Stage works[edit]

Title Format Libretto and source Premiere
Leviathan Chamber opera, 18'
First part of the Drei Wasserspiele trilogy
Thornton Wilder 1986051313 May 1986, Casino, Evian (concert); 2 October 1991, Opera stabile, Hamburg (staged)
Leyla und Medjnun Fairytale for music, 90' Aras Ören (de) and Peter Schneider, after the epic poem by Nizami 1988052929 May 1988, Munich Biennale
Engel derDer Engel, der das Wasser bewegte Chamber opera, 25'
Second part of the Drei Wasserspiele trilogy
Thornton Wilder 19950516b16 May 1995, Concordia, Theater Bremen
Engel aufDer Engel auf dem Schiff Chamber opera, 15'
Third part of the Drei Wasserspiele trilogy
Thornton Wilder 19950516c16 May 1995, Concordia, Theater Bremen
SpiegelDer Spiegel des großen Kaisers Opera in two acts, 110' Detlev Glanert and Ulfert Becker, after the novel by Arnold Zweig. 1995112323 November 1995, Nationaltheater Mannheim
Joseph Süß Opera in thirteen scenes, 105' Werner Fritsch (de) and Uta Ackermann. 1999101313 October 1999, Theater Bremen
Scherz, Satire, Ironie und tiefere Bedeutung Comic opera, 110' Jörg W. Gronius (de), after the play by Christian Dietrich Grabbe 200102022 February 2001, Opernhaus Halle
Drei RatselDie drei Rätsel Opera in two acts for children and adults, 85' Carlo Pasquini (it) 2003101212 October 2003, Opernhaus Halle
Ich bin Rita Intermezzo, 9' Elke Heidenreich (de) 2003111515 November 2003, Yakult-Halle, Oper Köln
Caligula Opera in four acts, 135'[10] Hans-Ulrich Treichel, after the play by Albert Camus. 200610077 October 2006, Oper Frankfurt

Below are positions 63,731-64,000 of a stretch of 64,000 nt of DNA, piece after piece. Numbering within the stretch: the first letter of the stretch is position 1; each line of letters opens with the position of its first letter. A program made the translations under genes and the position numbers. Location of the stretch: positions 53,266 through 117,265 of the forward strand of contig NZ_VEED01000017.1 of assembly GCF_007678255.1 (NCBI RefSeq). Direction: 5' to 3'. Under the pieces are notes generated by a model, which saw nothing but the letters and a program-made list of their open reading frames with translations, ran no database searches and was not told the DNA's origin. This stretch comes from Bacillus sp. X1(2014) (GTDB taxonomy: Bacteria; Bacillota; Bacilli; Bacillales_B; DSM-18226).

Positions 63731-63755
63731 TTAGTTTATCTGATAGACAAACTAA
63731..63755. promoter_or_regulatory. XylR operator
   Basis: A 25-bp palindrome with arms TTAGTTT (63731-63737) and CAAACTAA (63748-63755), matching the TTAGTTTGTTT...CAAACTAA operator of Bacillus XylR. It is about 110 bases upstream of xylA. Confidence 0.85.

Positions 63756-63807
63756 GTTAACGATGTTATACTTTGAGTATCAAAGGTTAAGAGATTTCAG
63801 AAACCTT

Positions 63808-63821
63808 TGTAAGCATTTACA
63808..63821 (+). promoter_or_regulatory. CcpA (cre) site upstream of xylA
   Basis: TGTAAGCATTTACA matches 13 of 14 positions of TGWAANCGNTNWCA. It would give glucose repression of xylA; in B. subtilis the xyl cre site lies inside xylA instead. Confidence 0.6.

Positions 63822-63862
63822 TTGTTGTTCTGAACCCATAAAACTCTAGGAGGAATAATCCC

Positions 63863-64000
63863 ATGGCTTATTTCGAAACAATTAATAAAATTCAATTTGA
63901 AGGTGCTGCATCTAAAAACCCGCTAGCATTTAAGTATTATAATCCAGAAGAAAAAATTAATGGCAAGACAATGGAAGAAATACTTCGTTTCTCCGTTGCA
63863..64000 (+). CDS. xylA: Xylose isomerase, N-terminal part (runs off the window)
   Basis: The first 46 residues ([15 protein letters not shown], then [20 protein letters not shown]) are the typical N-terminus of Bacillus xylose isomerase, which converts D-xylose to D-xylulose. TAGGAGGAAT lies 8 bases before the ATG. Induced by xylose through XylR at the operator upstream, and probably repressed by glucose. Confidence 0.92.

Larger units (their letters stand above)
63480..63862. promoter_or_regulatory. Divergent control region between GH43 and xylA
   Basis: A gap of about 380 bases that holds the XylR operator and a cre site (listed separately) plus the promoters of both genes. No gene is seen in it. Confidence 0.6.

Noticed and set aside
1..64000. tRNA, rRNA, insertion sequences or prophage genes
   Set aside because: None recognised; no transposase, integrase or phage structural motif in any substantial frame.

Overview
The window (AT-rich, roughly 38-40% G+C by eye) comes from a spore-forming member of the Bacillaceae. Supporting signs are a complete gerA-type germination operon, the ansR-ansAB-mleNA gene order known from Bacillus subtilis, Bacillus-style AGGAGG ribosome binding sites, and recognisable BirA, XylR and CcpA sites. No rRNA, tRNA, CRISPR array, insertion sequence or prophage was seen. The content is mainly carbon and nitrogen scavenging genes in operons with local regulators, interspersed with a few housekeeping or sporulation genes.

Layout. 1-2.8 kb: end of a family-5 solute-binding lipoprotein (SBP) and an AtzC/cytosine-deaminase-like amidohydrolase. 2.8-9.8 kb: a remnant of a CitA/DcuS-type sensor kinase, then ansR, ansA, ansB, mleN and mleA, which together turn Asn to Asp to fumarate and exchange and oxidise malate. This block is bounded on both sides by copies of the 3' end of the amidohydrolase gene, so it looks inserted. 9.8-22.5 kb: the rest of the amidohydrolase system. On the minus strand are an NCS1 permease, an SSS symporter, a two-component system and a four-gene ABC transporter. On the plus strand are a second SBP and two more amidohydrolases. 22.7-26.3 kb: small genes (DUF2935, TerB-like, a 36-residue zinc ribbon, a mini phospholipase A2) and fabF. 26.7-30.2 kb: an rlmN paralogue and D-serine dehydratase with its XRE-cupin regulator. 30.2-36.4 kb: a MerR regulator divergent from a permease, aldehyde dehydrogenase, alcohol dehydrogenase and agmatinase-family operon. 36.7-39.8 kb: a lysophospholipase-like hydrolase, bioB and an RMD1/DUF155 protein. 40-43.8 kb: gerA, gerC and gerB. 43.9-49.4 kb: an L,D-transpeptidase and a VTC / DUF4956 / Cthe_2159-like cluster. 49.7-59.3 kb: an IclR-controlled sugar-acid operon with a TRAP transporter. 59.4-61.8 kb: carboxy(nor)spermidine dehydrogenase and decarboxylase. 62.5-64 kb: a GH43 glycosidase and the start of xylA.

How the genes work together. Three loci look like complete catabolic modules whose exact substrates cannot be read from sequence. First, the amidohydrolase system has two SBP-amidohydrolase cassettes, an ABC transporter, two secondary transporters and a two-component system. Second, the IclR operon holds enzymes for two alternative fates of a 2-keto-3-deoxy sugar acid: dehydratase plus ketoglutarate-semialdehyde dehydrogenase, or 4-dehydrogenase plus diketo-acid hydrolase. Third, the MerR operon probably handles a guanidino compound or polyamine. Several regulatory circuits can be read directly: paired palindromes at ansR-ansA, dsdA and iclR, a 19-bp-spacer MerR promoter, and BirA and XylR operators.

Nijinskys Tagebuch For two singers, two actors, two dancers and instrumental ensemble, 95' Carolyn Sittig, after the German translation by Alfred Frank, of the diaries by Waslaw Nijinsky. 200804066 April 2008, Theater Aachen
HolzschiffDas Holzschiff Opera in one act, 100' Christoph Klimke (de), after the novel by Hans Henny Jahnn. 201010099 October 2010, Staatstheater Nürnberg
Solaris Opera, 120' Reinhard Palm (de), after the novel by Stanislaw Lem 2012071818 July 2012,[11] Bregenzer Festspiele

The chamber operas Leviathan, Der Engel, der das Wasser bewegte and Der Engel auf dem Schiff can be performed together as the trilogy Drei Wasserspiele.

Other works (selected)[edit]

  • Mahler/Skizze (1989)
  • Geheimer Raum ('Secret Room'). Chamber sonata no.3 (2002)
  • Theatrum Bestiarum, (Subtitled 'Songs and dances for large orchestra'). (2005)
  • Vier Präludien und Ernste Gesänge ('Four Preludes and Serious Songs', after Brahms) (2005)
  • Fluß ohne Ufer ('Shoreless River') (2008)
  • Einsamkeit ('Loneliness', an orchestration of the Schubert song D.620) (2010)


Reference sources[edit]

  1. ^ a b Rickards, Guy (July 1998). "More than Mere Masquerades of Sounds: The Music of Detlev Glanert". Tempo (Cambridge University Press). No. 205: p. 2–6. JSTOR 944749. 
  2. ^ Munich Biennale, festival history
  3. ^ Artistic Direction of the Cantiere Internazionale d'Arte di Montepulciano. Retrieved 29 March 2011.
  4. ^ List of award winners, Villa Massimo
  5. ^ Die Welt, as quoted in Jeffries
  6. ^ List of members of the Freie Akademie der Künste Hamburg.
  7. ^ Andrew Clements: Glanert: Caligula The Guardian 29 April 2010
  8. ^ "Fellows and Honorary Members". Royal Northern College of Music. 
  9. ^ a b Jeffries, Stuart (22 July 2005). "The devil inside; Stuart Jeffries meets a composer obsessed with humankind's evil tendencies". The Guardian (London). 
  10. ^ [1]
  11. ^ Scheduled date, from Boosey and Hawkes' webpage for Glanert's Solaris. Retrieved 16 March 2010

External links[edit]